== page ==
Monday, January 9, 2017

THE VOYAGER RECORD: A Transmission, genre-bending idea-provoking essay/novella


Rose Metal Press
$14.95 trade paper, available now

Rating: 5* of five

The Publisher Says: Late summer 1977: two identical robotic spacecraft launch from Cape Canaveral. Their divergent paths through the solar system take them past gas giants, icy moons, asteroid belts, and eventually into the unknown of interstellar space. There, they will continue to travel on forever, the fastest moving objects ever created by humans. The Voyagers carry a message from Earth, a phonograph record plated with gold containing 27 songs, 118
images, and greetings in 55 languages meant to summarize all life on our planet for the extraterrestrials who might one day encounter the crafts. The Voyager Record: A Transmission is the record of that record: a history in fragments exploring how legendary astronomer Carl Sagan and his team attempted to press the entire human race into a single groove. Combining elements of poetry, flash fiction, and essay, Anthony Michael Morena
creates a collage of music, observation, humor, and alienation. Giving the 38-year-old original playlist a B-side update, Morena’s The Voyager Record calls out to its namesake across the billions of miles of emptiness: Send more answers.

My Review: Things that aren't what they seem are worrisome to most people. If it's got upright rectangular covers and printed words and no illustrative charts and/or graphs, it's fiction. If there are weird line breaks, it's poetry. If there are pages with one or two lines of text and no pictures, it's incomprehensible pretentious modern poetry.

But The Voyager Record isn't really any of those things. And that's going to bother a lot of people. They don't have a place to slot this square block. How do you read something that introduces you to its concerns and conceits with this mini-essaypoem?
"Beethoven tells you what it's like to be Beethoven, and Mozart tells you what its like to be human. Bach tells you what it's like to be the universe." A quote pointed out to me re: all the Bach. The quote, I was told, came from Douglas Adams in The Salmon of Doubt. The internet thought so too.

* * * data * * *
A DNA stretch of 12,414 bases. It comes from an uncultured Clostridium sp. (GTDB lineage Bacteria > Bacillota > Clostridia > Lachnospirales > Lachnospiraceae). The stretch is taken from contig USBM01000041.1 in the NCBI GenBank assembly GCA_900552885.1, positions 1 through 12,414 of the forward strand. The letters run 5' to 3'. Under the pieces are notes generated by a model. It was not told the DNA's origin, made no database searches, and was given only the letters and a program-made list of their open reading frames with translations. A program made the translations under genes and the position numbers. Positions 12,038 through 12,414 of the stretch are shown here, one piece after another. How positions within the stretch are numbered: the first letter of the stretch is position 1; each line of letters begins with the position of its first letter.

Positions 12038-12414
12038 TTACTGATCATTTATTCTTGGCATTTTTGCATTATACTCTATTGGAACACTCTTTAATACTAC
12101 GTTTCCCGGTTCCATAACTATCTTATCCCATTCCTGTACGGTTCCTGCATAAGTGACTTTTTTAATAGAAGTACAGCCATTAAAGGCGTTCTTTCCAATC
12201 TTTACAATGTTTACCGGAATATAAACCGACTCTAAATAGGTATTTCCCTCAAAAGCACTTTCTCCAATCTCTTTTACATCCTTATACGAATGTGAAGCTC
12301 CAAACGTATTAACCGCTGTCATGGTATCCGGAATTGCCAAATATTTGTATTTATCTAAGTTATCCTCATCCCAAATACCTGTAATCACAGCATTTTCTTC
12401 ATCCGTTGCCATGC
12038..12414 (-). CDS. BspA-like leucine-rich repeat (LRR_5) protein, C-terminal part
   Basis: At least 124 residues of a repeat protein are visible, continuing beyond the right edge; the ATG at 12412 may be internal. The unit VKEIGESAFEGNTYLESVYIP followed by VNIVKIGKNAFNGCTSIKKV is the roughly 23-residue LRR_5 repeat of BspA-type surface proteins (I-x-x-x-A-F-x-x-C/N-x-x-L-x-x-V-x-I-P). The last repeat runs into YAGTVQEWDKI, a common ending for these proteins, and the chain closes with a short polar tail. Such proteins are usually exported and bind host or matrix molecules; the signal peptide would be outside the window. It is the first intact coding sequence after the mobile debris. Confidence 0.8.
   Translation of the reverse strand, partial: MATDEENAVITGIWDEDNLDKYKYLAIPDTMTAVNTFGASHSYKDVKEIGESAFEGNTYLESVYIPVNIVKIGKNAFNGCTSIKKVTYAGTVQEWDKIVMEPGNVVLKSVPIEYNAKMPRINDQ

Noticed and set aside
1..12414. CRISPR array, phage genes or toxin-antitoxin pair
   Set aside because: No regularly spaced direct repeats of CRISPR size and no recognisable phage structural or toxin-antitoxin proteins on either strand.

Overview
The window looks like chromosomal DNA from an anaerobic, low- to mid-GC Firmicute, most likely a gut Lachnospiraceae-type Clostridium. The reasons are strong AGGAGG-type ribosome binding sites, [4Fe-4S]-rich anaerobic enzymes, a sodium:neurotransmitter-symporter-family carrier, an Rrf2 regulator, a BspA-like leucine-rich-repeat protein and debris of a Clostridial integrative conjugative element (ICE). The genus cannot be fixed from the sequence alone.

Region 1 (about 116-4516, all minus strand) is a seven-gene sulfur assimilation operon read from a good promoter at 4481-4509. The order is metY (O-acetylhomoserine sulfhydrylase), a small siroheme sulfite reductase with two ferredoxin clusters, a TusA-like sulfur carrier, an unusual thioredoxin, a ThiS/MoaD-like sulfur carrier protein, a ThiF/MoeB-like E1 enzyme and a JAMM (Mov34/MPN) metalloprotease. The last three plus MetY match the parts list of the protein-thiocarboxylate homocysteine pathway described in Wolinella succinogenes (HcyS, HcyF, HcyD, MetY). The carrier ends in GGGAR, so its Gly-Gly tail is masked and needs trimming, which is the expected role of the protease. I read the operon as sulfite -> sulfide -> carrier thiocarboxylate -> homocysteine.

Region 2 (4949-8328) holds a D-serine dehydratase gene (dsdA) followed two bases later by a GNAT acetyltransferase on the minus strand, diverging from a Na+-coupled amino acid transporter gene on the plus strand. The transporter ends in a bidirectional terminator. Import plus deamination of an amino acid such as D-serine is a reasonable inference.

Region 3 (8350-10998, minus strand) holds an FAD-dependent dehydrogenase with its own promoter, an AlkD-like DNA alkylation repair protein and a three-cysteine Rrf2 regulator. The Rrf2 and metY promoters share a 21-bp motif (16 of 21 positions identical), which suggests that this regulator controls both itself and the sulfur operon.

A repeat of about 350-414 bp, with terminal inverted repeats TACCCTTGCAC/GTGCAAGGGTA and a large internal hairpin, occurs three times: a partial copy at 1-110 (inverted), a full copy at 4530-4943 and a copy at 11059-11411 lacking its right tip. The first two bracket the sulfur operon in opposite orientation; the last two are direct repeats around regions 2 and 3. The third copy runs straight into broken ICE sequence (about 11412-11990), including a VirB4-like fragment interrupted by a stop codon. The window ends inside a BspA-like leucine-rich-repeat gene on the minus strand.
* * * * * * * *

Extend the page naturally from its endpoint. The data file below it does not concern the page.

I thought that maybe the Voyager people knew about the quote when they loaded the record the way they did. Or maybe it was the other way around.

When I looked, I didn't find one word about Bach in my copy of The Salmon of Doubt.
Well? Ideas, class? Where are we, reflective essay or prose poem (five-buck talk for "pretty writing that doesn't have to make sense to the likes of you") or narrative fragment that finishes itself off before you're even really going?
Don't get too wound up, there's more:
Hip hop still hadn't left the South Bronx when Voyager took off from Earth.
Now that right there? That stopped me dead for a good two minutes. Voyager left an earth that flat doesn't exist anymore, an earth with rotary-dial phones, microwave ovens the size of your sofa, Cadillacs twenty feet (six-ish meters) fin to fin...cell phones that cost $5 a minute to use in the few places you could use 'em and gasoline was 75¢ a gallon. I hadn't really thought much about that. Yowza, what a world!

Author Morena moves on from blowing old men's minds to the real meat of his meditation. Voyager's on its way to places and encounters that we really and truly cannot imagine. Leaving aside the seemingly endless debate as to whether the dratted thing has made it into interstellar space or is still within some ever-more-tenuously tethered portion of the Solar System, the machine will probably make alien contact at some point. Morena offers this possibility: